Wikileaks (www.wikileaks.org) is probably the most discussed website (Internet address) of this year. It has been attacked, hacked, disconnected, re-connected… you name it. The authors know why they have several mirror sites and national versions. The Czech website, however, is a little odd… Just a few days ago, its “hello message” changed. And it seems like it will have nothing to do with the original…
If you typed www.wikileaks.cz on the day this post was first published, the following page appeared:
It means “Prepared for a customer of the Trustica company”. Trustica is an Internet security company that has had major business contacts with the Czech government, for example the Ministry of Industry and Trade or the Ministry of the Interior. The company has tested the ministry’s measures in place to prevent unauthorised access to the IT system.
Until last week, it was blocked by domain administrator Active24.cz for a private owner. DNSStuff.com had this to say:
domain: wikileaks.cz registrant: GIGASERVER-1272477422 admin-c: GIGASERVER-1272477422 nsset: NSS:GLOBE-SGLO000001:1 keyset: A24-KEYSET registrar: REG-ACTIVE24 status: paid and in zone registered: 09.12.2009 00:14:01 changed: 06.12.2010 21:34:42 expire: 09.12.2010 contact: GIGASERVER-1272477422 name: Luděk Kvapil address: Smetanova 1280 address: Lomnice nad Popelkou address: 51251 address: CZ e-mail: ***********@gmail.com registrar: REG-SEONET created: 28.04.2010 19:59:23 changed: 29.09.2010 10:37:52 nsset: NSS:GLOBE-SGLO000001:1 nserver: alfa.ns.active24.cz (126.96.36.199) nserver: beta.ns.active24.cz (188.8.131.52) tech-c: ACTIVE24 registrar: REG-ACTIVE24 created: 01.10.2007 02:00:00 changed: 05.10.2009 14:06:12 contact: ACTIVE24 org: ACTIVE 24, s.r.o. name: ACTIVE 24, s.r.o. address: Sokolovská 394/17 address: Praha 8 address: 186 00 address: CZ phone: +420.234262000 fax-no: +420.234262009 registrar: REG-ACTIVE24 created: 29.04.2008 12:35:02 changed: 15.01.2009 12:07:49
UPDATE: Mr. Kvapil wrote recently and explained that it will be a website of an NGO and that it is his personal project. In other words, the content will not be operated by the aforementioned company.
It would be naive to assume that an IT security company that has had business contacts with the government and that includes government server security testing among its achievements would want to be associated with the genuine website with its contents that mostly come from unauthorised and leaked sources. [UPDATE: well, what do you know, it might not be the case here]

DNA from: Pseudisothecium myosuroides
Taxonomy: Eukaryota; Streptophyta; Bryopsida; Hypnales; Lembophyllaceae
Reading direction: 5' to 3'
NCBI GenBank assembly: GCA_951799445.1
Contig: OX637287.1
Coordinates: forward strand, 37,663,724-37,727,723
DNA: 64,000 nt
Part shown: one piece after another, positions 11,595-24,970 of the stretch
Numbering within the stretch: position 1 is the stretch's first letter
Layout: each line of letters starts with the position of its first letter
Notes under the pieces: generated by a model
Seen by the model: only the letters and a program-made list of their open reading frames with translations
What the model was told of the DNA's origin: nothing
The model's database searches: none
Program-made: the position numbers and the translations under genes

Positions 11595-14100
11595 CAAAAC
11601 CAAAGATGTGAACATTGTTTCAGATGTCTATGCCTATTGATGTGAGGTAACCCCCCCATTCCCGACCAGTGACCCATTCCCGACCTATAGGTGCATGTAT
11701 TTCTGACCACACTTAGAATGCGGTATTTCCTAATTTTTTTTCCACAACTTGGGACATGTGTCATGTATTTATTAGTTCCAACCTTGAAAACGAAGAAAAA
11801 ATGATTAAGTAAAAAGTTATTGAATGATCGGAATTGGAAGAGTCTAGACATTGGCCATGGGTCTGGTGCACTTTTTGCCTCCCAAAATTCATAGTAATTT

UPDATE: As at December 17, 2010 the homepage included the introduction that says that the purpose of the website is to introduce materials that have been published on the main WikiLeaks server and are in some way related to, or associated with, the Czech Republic.
Racism on Czech Facebook: do not support black Haitians, they are over-populated and the Earth is not inflatable
Originally, it was a For every member who joins, CZK 10 will go to a Haiti relief fund group…
Over 140,000 Czechs joined (by January 18, 4:20 CET). Some of them maybe didn’t even believe that the mysterious user named “Adela Sobotkova” would actually donate the money.
But shortly afterwards, the main description of the group changed, from a charitable appeal to a racist statement. And since Facebook is a U.S. server, it is most definitely subject to the First Amendment (although I might be wrong here…).
Here is what is says now: There is no reason to support them, the Earth is not inflatable. This will result in them having more and more children, or at least to extend their hands and wait for self-destructive white people to give them something…
The authors claim it was a sociological experiment!! Yeah, right…
They continue: Instead of supporting complete strangers, help your loved ones. Visit your grandparents, buy a present for your partner or go on a trip with your kids. Do not live virtual reality with blacks from Haiti.
This is racism. This is not an experiment the purpose of which would be to prove that “Facebook users join stupid groups without thinking”. It is true that the relationship between an actual donation and a number of people in a Facebook group makes no real sense. If you have money, donate them… But the users who were tricked into joining maybe did both: they joined AND sent a special-rate SMS…
And fellow Facebook users stood up… Right now there are ten groups warning about the racist group or supporting its shutdown.